Welcome back. Thanks for joining me on our discussion of malignant breast diseases in the section
of general surgery. Much like we discussed in the benign lecture, breast masses are typically
thought of as either benign or malignant. We discussed benign breast masses in a different module.
In this one, we’ll discuss malignant. It’s important to focus on both in-situ disease and
invasive disease. Remember, the most important decision in breast masses is whether it’s
benign or malignant. As a review, we always want to start by obtaining a careful history.
This is particularly important with patients that had family histories of breast cancer. We perform
a thorough examination of both the breast bilaterally as well as the lymph node draining basins.
Then, we obtain age-appropriate diagnostic imaging whether it’s an ultrasound or a mammogram.
Remember, obtain this imaging before disturbing the anatomy with tissue biopsies.
Then, we obtain tissue biopsies to guide the next step of management. We put all this information
together and we introduce an optimal treatment plan to the patient. For palpable lesions,
biopsies are easy. But for nonpalpable lesions, biopsies may require additional image guidance.
Physical findings are important and physical examination is important. We want to disrobe
the patient and examine both breasts for symmetry as well as for masses and then we want
to look at all the draining lymph node basins focusing particularly on the supraclavicular, behind
the pectoralis muscles as well as in the armpit. Again, laboratory values in routine nature
are usually not very helpful. These include chemistries and CBCs. Here’s an image of ultrasound.
Again, ultrasounds are especially useful in young patients. Anechoic lesions on an ultrasound
means that it’s likely to be fluid-filled and potentially just a benign cyst. Here’s a mammogram.
In this series of three images, you see microcalcifications and a suspicious mass. Mammograms are
assigned a BI-RADS classification for its suspicion for a breast cancer. Let’s move on to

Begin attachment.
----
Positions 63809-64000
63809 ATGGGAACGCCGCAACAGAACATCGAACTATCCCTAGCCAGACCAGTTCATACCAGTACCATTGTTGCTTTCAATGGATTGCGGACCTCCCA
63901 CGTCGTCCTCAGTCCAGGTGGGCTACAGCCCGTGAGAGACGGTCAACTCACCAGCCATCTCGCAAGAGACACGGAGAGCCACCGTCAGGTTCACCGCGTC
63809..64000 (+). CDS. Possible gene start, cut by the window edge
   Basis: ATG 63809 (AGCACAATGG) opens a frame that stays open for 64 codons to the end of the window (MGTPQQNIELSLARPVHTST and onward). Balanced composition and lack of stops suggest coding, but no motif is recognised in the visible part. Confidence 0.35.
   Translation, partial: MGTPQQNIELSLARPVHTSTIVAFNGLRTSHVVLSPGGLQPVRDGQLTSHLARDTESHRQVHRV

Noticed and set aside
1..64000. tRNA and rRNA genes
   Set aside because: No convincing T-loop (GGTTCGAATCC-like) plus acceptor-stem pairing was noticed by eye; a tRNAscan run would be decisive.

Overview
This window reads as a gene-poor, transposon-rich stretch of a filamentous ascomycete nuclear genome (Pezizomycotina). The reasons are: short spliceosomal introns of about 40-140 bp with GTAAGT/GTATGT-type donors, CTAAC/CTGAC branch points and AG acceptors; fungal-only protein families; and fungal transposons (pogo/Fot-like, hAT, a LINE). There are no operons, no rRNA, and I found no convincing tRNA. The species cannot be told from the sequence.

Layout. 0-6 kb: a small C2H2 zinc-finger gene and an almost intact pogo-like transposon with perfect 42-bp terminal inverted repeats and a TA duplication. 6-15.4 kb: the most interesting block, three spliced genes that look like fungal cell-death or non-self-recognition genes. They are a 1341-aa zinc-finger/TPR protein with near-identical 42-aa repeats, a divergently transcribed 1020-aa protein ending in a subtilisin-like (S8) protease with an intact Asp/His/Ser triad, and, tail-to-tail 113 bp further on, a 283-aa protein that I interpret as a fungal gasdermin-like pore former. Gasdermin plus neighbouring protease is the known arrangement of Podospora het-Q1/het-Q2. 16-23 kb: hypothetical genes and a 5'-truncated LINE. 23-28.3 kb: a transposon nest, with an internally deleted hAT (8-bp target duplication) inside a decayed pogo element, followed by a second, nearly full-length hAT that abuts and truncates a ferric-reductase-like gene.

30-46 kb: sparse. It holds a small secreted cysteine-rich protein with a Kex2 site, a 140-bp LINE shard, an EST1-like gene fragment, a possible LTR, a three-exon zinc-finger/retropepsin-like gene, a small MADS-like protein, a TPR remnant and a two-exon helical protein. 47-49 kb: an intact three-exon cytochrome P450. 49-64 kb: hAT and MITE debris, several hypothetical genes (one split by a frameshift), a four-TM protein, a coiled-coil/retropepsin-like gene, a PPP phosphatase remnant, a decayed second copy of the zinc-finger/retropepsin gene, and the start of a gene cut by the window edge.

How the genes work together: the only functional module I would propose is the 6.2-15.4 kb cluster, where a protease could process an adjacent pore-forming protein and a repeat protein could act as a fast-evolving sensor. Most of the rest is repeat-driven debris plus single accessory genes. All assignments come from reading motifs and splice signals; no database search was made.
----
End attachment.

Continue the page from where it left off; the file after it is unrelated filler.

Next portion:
a discussion of ductal carcinoma in-situ also known as DCIS. DCIS is considered a neoplastic process.
But importantly, it is confined to the ducts alone. It is one of the most common diagnosis due to
the increased detection rates since the introduction of mammography for screening.
It may be shocking to you but screening mammograms did not use to be the standard of care.
On mammograms, DCIS, like these two images, may show itself as microcalcifications.
It is however, difficult to distinguish these from invasive cancers based on imaging alone.
Therefore, biopsies are necessary, again to differentiate between a palpable versus a nonpalpable.
In the vast majority of cases, DCIS will not present itself as a palpable lesion. However, if you do
have a palpable mass, it is amenable to a needle core biopsy. Of course, with nonpalpable
masses, we can perform a stereotactic biopsy with 3D reconstruction image-guided biopsy.
This lessens the need for a surgical excisional biopsy. Excision is recommended for DCIS if it's
obtained on pathology. Patients with DCIS are absolutely candidates for breast conservation therapy.
Breast conservation therapy involves partial mastectomy, removing a portion of the breast,
potentially also assessing the lymph node. This needs to be followed up with radiation
and chemotherapy. Postoperative endocrine therapy is usually offered to the patients with DCIS.
This may include tamoxifen. Once again, breast conservation therapy involves a local excision
to include negative margins. Patients have to have postoperative radiation.
In fact, if the patient is not candidate for radiation therapy or does not want postoperative
radiation therapy, they are not candidates for breast conservation therapy.
The results or outcomes are equivalent to mastectomy. The choice of mastectomy
may be a personal one. We certainly have patients who are diagnosed with DCIS or breast cancer
but choose to have a mastectomy rather than breast conservation therapy.